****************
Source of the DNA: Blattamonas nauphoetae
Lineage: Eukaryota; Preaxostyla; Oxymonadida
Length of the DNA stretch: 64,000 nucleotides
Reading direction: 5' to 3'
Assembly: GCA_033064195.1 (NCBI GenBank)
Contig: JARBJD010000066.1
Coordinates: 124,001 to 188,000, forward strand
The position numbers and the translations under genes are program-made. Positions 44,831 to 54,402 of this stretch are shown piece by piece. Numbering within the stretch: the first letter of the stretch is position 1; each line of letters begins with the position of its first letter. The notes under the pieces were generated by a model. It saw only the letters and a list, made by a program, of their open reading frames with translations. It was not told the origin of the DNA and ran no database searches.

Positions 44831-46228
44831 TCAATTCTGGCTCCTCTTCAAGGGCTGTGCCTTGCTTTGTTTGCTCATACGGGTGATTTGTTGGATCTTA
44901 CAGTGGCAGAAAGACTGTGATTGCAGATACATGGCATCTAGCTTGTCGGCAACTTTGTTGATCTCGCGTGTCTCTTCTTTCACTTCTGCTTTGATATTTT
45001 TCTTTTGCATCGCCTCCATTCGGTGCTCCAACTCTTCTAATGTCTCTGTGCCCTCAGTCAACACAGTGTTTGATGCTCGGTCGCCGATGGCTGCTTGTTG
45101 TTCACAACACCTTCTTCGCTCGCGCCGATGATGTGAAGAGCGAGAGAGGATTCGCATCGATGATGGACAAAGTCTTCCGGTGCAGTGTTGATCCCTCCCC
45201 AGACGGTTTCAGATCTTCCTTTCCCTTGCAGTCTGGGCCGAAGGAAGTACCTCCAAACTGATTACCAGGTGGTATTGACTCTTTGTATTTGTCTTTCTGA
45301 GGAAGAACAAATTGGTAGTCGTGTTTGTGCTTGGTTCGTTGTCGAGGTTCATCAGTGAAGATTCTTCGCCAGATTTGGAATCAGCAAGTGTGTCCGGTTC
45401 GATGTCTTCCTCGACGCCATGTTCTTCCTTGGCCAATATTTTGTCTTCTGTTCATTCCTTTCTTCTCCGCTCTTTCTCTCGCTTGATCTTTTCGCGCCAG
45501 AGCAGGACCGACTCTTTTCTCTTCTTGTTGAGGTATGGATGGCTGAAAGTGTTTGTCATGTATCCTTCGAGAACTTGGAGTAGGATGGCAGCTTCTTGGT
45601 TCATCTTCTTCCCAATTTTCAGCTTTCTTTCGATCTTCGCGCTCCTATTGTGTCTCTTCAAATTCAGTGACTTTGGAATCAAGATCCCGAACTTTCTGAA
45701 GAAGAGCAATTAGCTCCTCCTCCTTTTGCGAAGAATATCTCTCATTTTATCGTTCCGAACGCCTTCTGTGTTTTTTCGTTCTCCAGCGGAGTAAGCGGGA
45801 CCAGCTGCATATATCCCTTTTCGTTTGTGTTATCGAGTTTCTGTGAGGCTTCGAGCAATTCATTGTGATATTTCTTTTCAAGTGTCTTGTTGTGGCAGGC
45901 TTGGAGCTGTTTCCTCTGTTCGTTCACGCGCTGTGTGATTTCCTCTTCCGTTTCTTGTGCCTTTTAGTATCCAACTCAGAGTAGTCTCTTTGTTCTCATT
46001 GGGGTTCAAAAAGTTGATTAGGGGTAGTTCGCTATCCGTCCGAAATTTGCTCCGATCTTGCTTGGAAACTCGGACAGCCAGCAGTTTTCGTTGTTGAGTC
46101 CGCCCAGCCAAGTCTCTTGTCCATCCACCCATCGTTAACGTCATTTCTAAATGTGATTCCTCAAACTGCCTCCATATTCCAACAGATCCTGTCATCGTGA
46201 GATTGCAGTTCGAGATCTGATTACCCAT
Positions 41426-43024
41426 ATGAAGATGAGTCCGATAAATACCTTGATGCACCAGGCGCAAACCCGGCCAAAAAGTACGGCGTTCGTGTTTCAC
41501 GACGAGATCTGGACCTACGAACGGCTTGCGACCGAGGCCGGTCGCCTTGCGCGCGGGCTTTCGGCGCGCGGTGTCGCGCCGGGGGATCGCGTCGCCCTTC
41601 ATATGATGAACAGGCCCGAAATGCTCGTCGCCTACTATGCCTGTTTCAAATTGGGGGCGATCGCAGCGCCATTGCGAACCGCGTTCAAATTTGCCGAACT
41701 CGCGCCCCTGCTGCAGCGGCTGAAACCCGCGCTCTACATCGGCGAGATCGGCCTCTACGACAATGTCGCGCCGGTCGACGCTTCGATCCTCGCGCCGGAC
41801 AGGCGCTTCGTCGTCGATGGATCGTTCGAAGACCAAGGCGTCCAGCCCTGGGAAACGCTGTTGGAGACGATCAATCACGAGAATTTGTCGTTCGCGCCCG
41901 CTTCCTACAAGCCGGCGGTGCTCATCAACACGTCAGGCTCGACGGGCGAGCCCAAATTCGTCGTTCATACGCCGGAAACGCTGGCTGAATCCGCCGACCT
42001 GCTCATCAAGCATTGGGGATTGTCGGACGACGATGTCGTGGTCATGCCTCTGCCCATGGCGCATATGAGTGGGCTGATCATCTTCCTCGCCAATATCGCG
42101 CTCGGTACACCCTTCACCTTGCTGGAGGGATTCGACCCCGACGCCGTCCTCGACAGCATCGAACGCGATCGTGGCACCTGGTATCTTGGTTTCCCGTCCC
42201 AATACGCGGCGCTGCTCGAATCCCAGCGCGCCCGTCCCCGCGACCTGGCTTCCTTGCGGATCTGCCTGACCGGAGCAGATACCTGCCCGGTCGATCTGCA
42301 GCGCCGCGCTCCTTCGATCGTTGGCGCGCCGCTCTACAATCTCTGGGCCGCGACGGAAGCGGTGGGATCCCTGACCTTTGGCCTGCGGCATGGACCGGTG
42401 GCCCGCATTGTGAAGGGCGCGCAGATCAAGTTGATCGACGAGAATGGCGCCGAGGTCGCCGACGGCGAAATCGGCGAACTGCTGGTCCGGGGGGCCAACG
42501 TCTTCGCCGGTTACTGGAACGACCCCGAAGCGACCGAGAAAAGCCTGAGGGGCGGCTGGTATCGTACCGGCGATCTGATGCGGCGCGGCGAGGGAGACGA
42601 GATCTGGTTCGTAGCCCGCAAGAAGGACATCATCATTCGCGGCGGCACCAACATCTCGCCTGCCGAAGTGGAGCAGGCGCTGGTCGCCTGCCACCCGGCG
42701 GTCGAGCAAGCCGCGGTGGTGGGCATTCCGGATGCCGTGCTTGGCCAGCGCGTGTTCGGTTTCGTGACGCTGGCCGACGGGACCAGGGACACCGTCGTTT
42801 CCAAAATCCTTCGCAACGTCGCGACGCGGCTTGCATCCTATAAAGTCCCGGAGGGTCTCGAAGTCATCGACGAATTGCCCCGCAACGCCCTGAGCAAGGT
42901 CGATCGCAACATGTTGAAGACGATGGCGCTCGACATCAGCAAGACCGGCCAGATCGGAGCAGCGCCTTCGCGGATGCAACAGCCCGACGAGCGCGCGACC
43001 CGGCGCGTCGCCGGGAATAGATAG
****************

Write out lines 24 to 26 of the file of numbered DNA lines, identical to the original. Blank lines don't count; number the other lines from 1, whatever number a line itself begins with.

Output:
46201 GATTGCAGTTCGAGATCTGATTACCCAT
Positions 41426-43024
41426 ATGAAGATGAGTCCGATAAATACCTTGATGCACCAGGCGCAAACCCGGCCAAAAAGTACGGCGTTCGTGTTTCAC